The following deductions, credits, and exclusions expired at the end of 2016.

Deduction for qualified higher-education expenses — An above-the-line deduction was allowed in prior years for qualified tuition and fees (for yourself, your spouse, or a dependent) in a degree or certificate program at an accredited post-secondary educational institution. The deduction could reach up to $4,000, subject to adjusted gross income limitations.

Credit for nonbusiness energy property — A 10% credit was available for the purchase of certain energy-efficient improvements, including qualifying insulation, roofing, windows, and doors; specific credit amounts applied for the purchase of high-efficiency equipment including furnaces and hot water systems. A $500 lifetime cap applied (no more than $200 for the purchase of windows).

Deduction for mortgage insurance premiums — Premiums paid or accrued for qualified mortgage insurance associated with the acquisition of a main or second home could be treated as deductible qualified residence interest on Schedule A of Form 1040, subject to adjusted gross income limitations.

Discharge of qualified personal residence debt — Taxpayers were able to exclude up to $2 million of forgiven home mortgage debt ($1 million if married filing separately) that was incurred to acquire, construct, or substantially improve a principal residence. Refinanced qualified principal residence debt that was discharged could also qualify for the exclusion.

Last major tax legislation

Even though more than 15 major pieces of tax legislation have been enacted into law since 2000, the current tax planning environment has been heavily shaped by the American Taxpayer Relief Act of 2012, which passed in January 2013, and the Protecting Americans from Tax Hikes Act of 2015, which passed in late 2015.

Together, these legislative acts made permanent a number of significant tax provisions (commonly referred to as "tax extenders") that had previously existed only in temporary form, and introduced new rates and limitations that target high-income individuals.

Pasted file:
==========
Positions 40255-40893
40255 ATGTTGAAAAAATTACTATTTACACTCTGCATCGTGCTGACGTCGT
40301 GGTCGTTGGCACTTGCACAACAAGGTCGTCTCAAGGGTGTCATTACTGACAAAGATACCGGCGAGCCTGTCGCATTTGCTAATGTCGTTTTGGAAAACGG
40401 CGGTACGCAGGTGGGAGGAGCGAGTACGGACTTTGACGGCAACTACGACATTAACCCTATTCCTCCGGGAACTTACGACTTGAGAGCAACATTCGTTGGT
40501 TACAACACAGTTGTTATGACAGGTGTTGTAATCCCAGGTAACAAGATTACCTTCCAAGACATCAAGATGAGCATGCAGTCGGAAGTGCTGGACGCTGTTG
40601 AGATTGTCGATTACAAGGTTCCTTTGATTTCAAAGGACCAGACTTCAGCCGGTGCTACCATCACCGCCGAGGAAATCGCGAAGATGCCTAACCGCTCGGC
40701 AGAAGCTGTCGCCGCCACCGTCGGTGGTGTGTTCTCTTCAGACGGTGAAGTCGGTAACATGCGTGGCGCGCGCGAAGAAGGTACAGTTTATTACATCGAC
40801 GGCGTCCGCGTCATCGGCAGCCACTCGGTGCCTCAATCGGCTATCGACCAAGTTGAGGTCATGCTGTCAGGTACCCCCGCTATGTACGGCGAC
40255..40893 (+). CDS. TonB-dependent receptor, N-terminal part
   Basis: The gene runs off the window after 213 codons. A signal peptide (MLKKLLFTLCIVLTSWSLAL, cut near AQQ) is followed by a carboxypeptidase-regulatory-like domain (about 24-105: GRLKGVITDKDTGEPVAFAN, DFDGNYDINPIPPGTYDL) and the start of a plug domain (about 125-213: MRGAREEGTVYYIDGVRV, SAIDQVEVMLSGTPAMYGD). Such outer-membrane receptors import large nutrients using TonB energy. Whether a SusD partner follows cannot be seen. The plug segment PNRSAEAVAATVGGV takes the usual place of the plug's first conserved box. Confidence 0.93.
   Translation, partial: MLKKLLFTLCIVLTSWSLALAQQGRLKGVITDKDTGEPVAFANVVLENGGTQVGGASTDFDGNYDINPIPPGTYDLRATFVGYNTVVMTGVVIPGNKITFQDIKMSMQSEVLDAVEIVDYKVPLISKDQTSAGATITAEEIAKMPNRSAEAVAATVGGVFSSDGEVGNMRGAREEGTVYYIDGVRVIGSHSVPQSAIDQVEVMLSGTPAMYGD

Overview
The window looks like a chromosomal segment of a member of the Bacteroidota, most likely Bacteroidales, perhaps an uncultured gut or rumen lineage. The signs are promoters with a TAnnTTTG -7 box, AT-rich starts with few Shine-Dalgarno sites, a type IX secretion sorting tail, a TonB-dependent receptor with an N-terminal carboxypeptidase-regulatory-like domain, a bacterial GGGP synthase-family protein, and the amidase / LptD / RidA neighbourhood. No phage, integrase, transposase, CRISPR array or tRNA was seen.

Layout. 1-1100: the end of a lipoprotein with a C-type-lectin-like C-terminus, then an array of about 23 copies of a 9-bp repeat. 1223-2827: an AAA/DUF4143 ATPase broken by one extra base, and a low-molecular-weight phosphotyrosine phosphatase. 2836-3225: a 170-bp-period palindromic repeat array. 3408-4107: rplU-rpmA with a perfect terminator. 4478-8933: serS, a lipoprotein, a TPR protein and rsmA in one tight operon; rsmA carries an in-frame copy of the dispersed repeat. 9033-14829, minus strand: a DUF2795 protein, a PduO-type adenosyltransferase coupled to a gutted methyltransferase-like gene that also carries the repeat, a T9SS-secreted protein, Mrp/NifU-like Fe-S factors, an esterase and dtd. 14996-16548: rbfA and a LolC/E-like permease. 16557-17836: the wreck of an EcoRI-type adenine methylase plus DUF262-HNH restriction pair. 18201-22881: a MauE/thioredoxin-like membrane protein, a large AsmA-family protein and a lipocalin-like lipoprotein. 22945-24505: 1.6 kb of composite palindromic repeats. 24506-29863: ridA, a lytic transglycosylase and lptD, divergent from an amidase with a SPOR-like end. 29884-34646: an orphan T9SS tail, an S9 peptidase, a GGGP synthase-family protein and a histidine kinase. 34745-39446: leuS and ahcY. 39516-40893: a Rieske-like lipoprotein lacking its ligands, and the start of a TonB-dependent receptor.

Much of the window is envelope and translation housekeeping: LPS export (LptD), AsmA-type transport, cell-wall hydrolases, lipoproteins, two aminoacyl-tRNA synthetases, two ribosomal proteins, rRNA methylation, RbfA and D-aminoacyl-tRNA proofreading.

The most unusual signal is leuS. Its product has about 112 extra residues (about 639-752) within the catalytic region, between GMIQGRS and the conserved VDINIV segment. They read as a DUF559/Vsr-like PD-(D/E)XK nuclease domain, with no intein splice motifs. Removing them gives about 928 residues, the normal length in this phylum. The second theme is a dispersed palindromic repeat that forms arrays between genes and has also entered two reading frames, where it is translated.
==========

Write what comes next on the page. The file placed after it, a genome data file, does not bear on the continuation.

Extenders that were made permanent

These provisions are now part of the permanent tax landscape.

  • There are seven federal income tax brackets for individuals: 10%, 15%, 25%, 28%, 33%, 35%, and 39.6%; dollar limitations for each bracket are adjusted annually for inflation.
  • Special maximum tax rates generally apply to long-term capital gains and qualified dividends (0%, 15%, or 20% depending on a taxpayer's federal income tax bracket).
  • Higher alternative minimum tax (AMT) exemption amounts are in effect and adjusted for inflation; the AMT is essentially a parallel federal income tax system with its own rates and rules, and the higher exemption amounts and other related provisions significantly limit the reach of this tax.
  • Personal and dependency exemptions phase out at higher incomes, and itemized deductions may be limited.
  • "Marriage penalty" relief is now permanent in the form of an increased standard deduction for married couples and an expanded 15% federal income tax bracket.
  • Expanded tax credit provisions apply to the dependent care tax credit, the adoption tax credit, and the child tax credit
  • Increased limits and more generous rules apply to certain education provisions, including Coverdell Education Savings Accounts, employer-provided education assistance, and the student loan interest deduction.
  • Individuals age 70½ or older can make qualified charitable distributions (QCDs) from their IRAs and exclude the distribution from gross income (up to $100,000 in a year); QCDs count toward satisfying any required minimum distributions (RMDs) that would otherwise have had to be made from the IRA.